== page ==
In trying to entice a city to subsidize a pro team, the National Football League will haul out the grossly inflated $350 million–plus figure and promise future Super Bowls that would help offset the stadium cost. San Diego will be hearing that argument as the team and the establishment lobby for a subsidy of $700 to $800 million for a new Chargers stadium. But the whole idea is ridiculous. There are 32 teams. Even some in cold-weather cities may get Super Bowls. Maybe 20 cities are host candidates. “The benefit of having a Super Bowl every 20 years is tiny compared to the cost of a facility,” says Noll. “You’d get at most two Super Bowls in the life of a stadium.”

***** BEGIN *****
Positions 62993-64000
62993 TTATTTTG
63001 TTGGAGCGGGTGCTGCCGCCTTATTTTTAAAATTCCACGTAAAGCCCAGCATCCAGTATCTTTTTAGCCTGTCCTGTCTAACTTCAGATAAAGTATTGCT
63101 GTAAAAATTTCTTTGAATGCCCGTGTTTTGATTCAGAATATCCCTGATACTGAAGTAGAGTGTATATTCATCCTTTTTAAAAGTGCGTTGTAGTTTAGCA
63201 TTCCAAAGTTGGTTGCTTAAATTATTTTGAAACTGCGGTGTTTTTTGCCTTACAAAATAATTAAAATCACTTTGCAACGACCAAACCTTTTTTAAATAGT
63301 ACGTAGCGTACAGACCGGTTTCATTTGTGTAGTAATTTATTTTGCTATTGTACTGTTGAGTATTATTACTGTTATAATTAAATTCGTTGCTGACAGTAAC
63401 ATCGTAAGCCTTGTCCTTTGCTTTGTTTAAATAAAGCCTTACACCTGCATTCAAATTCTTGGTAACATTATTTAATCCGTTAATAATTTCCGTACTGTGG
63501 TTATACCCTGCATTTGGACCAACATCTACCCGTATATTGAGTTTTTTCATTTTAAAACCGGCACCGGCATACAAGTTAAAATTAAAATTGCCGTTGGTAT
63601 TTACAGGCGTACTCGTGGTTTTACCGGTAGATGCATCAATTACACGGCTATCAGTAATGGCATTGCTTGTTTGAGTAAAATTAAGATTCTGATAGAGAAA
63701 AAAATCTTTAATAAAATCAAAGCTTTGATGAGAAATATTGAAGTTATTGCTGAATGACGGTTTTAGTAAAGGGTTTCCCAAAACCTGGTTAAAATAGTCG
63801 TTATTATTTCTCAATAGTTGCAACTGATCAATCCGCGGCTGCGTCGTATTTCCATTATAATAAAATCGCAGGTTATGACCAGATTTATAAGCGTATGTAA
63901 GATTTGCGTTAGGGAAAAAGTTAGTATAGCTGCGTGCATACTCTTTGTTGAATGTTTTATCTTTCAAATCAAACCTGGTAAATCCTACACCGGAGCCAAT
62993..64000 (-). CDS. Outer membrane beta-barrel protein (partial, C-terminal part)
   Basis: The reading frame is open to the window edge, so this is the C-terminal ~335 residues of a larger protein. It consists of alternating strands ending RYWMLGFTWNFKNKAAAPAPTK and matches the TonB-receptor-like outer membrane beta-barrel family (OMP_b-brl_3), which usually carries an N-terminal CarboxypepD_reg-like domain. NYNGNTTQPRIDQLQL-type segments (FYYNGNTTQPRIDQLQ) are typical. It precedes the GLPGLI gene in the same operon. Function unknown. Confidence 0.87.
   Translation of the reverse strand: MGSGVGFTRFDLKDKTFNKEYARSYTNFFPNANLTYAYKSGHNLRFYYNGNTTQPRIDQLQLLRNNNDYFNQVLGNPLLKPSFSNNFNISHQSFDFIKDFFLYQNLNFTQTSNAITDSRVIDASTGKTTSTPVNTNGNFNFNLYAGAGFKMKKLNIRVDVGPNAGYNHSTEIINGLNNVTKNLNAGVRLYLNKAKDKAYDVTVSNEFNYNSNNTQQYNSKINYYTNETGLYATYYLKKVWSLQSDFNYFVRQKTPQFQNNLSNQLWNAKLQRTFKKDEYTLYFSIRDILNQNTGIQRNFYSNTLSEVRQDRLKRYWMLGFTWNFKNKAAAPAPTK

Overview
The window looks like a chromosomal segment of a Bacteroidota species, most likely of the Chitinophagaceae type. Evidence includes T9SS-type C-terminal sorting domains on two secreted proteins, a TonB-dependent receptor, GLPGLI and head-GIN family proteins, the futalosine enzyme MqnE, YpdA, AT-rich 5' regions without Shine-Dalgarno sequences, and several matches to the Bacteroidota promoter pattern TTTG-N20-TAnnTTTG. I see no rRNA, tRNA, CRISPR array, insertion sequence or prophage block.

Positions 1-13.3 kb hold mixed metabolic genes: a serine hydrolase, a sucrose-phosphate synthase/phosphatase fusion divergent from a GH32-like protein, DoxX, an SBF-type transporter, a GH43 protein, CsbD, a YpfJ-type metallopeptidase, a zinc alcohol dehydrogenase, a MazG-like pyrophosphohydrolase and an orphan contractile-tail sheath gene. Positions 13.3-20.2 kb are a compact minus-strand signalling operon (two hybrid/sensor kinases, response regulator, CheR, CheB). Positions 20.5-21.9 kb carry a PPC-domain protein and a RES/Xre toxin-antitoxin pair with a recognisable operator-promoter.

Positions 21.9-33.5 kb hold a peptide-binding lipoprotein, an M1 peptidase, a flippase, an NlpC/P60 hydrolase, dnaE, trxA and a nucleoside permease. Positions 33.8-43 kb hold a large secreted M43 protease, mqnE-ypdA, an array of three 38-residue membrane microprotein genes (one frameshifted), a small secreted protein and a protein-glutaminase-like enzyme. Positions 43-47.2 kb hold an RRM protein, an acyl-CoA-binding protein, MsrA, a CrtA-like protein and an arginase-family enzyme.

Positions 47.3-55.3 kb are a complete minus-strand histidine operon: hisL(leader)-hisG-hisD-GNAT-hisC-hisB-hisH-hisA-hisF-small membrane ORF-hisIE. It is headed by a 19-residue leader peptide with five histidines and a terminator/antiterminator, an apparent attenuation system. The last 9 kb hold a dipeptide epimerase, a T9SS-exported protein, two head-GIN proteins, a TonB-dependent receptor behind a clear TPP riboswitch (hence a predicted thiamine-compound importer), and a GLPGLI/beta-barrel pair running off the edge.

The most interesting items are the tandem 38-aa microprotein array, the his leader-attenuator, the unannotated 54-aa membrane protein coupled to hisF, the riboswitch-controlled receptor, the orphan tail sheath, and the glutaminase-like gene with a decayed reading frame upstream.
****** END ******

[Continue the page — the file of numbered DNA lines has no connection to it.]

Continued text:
But the public still swallows such nonsense. Councilmember Donna Frye remembers one Super Bowl year when a constituent asked what the city council would do with that $350 million check it was getting from the National Football League. The league would like people to believe such nonsense.